The usual clouds, the usual forty-something degrees, and the usual misty drizzle. The sun goes down at 5:47pm, and it’s been a long strange week of giving presentations in an auditorium at an unholy hour in the morning. Sometimes C. and I spoke to a hundred teachers, sometimes two hundred fifth-graders. How much do they need to know about Dada? They know it in their bones.

Last night I had a dream that my mom was calling me. I answered the phone, and she was saying my name. I knew it was a dream, and I told her so. But no, she said, this was very real, and she was very much alive, and she was so sorry she had to go away, but now she was coming back.

Two hours later, I’m standing on a stage with C., presenting our work, and there’s a photograph of my mom on the massive screen behind us. She’s on a beach, a snapshot my father took a year before she died. Her image was meant to appear for only a second before discussing the work she inspired. But she’s glitching, frozen on the screen. The photograph of my mom refuses to leave the auditorium. We jiggle the cords, but she’s still there, twenty feet tall and gazing at the water, her head turned away so you can hardly see her face. She remains there until the tech guy comes onstage, crouches over a box, and flips some switches.

There are 144 slides in that presentation deck. I do not dream about my mother often, certainly not about her calling me to say she never died. Even my battered, disbelieving mind senses a frequency here. The odds are too great; the signal is too strong.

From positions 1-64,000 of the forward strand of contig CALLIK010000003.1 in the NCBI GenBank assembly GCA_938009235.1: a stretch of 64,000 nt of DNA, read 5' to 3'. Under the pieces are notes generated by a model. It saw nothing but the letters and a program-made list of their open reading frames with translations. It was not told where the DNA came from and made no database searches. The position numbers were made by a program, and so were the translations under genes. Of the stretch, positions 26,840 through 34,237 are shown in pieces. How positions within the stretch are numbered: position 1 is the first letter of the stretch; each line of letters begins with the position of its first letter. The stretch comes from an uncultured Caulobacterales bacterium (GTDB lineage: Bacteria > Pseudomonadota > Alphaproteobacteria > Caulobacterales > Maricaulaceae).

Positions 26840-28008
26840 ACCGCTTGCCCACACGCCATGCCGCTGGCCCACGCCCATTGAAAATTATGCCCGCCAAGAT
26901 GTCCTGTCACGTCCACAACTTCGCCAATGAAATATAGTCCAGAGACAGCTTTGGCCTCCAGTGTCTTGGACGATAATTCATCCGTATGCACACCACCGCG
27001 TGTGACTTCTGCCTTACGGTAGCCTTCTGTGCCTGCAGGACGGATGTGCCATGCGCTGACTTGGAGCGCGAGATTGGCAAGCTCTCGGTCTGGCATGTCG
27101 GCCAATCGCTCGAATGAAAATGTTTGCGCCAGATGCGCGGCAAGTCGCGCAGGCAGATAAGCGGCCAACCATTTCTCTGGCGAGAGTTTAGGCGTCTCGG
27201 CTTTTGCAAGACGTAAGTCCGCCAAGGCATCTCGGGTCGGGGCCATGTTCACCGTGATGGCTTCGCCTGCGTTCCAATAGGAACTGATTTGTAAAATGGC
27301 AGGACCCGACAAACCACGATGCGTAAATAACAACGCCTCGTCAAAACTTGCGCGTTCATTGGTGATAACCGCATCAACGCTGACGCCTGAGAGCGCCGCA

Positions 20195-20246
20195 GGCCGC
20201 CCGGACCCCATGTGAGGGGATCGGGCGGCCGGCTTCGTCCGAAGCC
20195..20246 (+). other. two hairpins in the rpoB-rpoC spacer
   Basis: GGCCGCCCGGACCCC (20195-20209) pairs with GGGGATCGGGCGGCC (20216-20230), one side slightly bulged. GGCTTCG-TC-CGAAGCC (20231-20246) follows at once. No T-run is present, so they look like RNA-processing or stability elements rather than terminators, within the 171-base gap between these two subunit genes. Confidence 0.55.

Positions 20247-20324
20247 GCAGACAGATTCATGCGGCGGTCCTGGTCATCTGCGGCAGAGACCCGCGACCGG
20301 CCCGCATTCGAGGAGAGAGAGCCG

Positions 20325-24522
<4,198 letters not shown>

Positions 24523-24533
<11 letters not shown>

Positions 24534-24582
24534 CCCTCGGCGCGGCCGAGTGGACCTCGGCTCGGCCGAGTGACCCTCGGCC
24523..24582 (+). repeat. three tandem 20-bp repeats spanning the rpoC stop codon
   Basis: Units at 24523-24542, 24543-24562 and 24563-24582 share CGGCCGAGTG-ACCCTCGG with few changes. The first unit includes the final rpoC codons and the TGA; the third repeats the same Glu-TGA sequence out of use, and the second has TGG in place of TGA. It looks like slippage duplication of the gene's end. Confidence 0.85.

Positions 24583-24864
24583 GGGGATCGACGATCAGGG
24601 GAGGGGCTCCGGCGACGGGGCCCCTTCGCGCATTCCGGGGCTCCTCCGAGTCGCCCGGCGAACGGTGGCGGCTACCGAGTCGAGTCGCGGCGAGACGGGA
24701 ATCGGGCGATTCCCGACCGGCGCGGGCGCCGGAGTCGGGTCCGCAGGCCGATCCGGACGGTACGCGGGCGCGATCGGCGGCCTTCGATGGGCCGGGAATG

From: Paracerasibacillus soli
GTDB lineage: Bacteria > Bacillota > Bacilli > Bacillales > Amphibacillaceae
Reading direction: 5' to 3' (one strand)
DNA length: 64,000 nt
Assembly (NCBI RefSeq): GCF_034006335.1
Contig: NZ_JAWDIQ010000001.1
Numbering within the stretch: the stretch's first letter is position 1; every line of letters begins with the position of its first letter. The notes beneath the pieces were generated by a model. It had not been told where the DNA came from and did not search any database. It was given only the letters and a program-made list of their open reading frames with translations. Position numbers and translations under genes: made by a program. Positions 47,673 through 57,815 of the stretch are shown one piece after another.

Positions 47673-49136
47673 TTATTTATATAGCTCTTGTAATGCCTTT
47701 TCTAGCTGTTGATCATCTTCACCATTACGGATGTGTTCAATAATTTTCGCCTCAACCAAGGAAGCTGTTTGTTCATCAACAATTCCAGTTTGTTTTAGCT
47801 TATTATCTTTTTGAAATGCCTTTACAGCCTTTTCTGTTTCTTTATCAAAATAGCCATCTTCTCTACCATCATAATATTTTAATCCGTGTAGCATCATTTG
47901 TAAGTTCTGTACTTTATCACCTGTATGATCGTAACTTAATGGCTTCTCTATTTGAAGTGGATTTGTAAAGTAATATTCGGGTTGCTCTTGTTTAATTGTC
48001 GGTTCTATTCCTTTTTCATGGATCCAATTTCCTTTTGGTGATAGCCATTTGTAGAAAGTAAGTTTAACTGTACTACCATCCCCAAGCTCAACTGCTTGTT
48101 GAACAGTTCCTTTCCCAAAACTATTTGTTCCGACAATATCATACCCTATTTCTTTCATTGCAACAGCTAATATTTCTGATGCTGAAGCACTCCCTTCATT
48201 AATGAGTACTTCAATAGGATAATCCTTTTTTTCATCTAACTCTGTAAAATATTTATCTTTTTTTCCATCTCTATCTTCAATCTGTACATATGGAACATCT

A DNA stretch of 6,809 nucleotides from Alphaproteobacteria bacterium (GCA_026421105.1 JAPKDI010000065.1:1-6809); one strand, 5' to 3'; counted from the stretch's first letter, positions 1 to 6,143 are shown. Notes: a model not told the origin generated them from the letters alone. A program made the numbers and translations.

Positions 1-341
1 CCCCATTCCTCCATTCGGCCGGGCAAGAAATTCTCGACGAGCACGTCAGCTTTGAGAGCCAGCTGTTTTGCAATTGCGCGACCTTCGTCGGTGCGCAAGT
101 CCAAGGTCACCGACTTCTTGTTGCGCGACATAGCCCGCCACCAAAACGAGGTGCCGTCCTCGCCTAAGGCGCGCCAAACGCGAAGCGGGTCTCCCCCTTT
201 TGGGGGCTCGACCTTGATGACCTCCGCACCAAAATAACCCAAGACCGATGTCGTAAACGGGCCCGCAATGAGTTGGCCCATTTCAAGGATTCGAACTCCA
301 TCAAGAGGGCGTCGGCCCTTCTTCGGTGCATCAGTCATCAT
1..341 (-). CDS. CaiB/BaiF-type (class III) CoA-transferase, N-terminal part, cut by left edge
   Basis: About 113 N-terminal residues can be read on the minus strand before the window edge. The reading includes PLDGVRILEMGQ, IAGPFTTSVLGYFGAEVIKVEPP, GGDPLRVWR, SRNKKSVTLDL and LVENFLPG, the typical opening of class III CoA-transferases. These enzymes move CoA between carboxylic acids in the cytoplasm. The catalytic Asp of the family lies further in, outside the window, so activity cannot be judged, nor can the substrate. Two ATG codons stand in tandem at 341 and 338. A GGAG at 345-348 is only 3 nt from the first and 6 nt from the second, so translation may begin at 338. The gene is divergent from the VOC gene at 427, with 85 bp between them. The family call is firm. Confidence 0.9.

Pattern recognition, maybe. Baader-Meinhof, confirmation bias, or just a good old-fashioned coincidence. I’ve been reading John Berger this week. After I finished the last page of Confabulations and closed the book, I opened my inbox and found a newsletter from Sasha Frere-Jones that introduced me to Time Is Away’s magnificent mix featuring Berger reading from Pig Earth. (There’s also a dub version.) I’ve been listening to both mixes all week, and I can’t recommend them enough.

Berger speaks to the sensation of seeing my mother’s image linger in an auditorium, a sensation amplified by a dream: “Between the moment recorded and the present moment of looking at the photograph, there is an abyss . . . the photograph is more traumatic than most memories or mementos because it seems to confirm, prophetically, the later discontinuity created by the absence or death.”

Coincidence, probably, but why not believe moments like this point to something more interesting? Perhaps even something reassuring.

Time Is Away – Pig Earth Mix

NTS Radio, London, 4.01.22 | Soundcloud